Saturday July 26 2008
Like many professions who kill people with some regularity, doctors have elaborate systems for seeing what went wrong afterwards, and the answer is rarely “Brian did it”. This week the papers have been alive with criticism for quack nutritionism after the case of Dawn Page, a 52 year old mother of two who ended up being treated on intensive care, with seizures brought on by sodium deficiency, and left with permanent brain damage, after following the advice of “nutritional therapist” Barbara Nash. She denies liability. Her insurers paid out £810,000.
I will now defend the nutritional therapist Barbara Nash. Read the rest of this entry »
Saturday July 26 2008
The newspapers are so profoundly overrun with pseudoscience about food that there’s no point in documenting it any longer. They will continue with their Sisyphean task of dividing all the inanimate objects in the world into the ones that either cause or cure cancer, and I will sit at the sidelines, making that joke over and over again.
This week, however, the Telegraph, which has lost its science editor and its science correspondent in two months, deserves special attention, because two of its food stories went beyond stupid, and managed to give actively harmful information. Read the rest of this entry »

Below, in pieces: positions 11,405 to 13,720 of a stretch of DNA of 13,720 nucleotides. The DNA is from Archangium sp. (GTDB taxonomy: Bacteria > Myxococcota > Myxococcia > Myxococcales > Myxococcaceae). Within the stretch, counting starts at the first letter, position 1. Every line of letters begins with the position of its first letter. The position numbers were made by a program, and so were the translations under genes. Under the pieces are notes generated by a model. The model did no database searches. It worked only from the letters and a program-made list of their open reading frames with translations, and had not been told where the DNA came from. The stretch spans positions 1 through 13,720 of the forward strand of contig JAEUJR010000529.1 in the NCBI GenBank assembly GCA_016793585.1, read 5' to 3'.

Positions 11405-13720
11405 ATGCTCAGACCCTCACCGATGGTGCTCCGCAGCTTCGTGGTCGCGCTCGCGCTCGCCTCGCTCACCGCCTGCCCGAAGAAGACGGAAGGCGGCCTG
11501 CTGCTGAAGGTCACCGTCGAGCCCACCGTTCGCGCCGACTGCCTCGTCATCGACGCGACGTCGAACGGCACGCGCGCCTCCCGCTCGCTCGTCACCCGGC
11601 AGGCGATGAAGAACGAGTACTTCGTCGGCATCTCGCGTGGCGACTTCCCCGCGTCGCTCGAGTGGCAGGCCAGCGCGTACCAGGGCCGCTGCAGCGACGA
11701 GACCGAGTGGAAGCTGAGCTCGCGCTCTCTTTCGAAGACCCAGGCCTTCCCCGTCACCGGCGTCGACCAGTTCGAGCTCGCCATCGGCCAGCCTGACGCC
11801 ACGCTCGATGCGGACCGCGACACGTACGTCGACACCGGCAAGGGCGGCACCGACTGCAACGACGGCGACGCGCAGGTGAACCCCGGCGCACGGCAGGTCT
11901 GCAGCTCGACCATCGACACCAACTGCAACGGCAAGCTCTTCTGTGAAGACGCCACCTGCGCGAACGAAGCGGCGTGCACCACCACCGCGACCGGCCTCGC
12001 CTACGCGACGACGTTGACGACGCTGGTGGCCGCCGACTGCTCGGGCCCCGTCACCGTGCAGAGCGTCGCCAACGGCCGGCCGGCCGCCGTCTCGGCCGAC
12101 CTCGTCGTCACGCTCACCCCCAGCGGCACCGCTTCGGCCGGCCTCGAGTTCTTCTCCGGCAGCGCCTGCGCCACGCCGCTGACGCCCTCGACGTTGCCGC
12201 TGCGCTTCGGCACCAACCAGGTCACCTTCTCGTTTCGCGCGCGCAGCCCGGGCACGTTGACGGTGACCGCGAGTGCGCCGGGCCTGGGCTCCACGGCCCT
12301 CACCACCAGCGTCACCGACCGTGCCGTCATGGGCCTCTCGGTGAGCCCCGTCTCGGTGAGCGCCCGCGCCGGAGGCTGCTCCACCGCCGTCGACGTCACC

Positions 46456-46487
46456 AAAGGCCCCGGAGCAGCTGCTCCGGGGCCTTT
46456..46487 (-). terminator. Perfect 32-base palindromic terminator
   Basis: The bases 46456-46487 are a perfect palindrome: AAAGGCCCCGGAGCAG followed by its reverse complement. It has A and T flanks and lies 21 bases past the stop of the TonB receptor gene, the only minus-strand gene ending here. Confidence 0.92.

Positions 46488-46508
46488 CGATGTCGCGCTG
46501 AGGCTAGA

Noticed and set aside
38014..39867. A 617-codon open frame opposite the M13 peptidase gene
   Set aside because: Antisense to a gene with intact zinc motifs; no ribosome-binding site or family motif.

Saturday July 12, 2008
You will remember, two weeks ago now, we saw the Sunday Express claiming on its front page that an impressive government adviser called Dr Roger Coghill had performed a research study demonstrating that the Bridgend suicide cases all lived closer to a mobile phone mast than average. When I contacted Coghill it turned out he wasn’t really a government adviser, he had previously claimed that Aids was caused by power cables, he said the Express had made a mistake in calling him a doctor, he had lost the data, and he couldn’t even explain what he meant by “average”.
You will be very pleased to hear that Dr Coghill has now found the data. Read the rest of this entry »
Saturday July 5 2008
Anyone would think the cold war was still on, with all this top secret scientific data that journalists constantly seem to be writing about. In last week’s column, as you will remember, we saw the Sunday Express front page claiming that a scientist and government adviser called Dr Coghill had performed scientific research, and found that the Bridgend suicide cases all lived closer to a mobile phone mast than average: this was an issue of great public health significance, but when I contacted the researcher, he wasn’t a doctor, he wasn’t really a government adviser, he couldn’t tell me what he meant by “average”, and he had, in a twist of almost incomprehensible ridiculousness, “lost” the data.
This week we have the same thing, from the insurance company Esure, and their agents Mischief PR. Read the rest of this entry »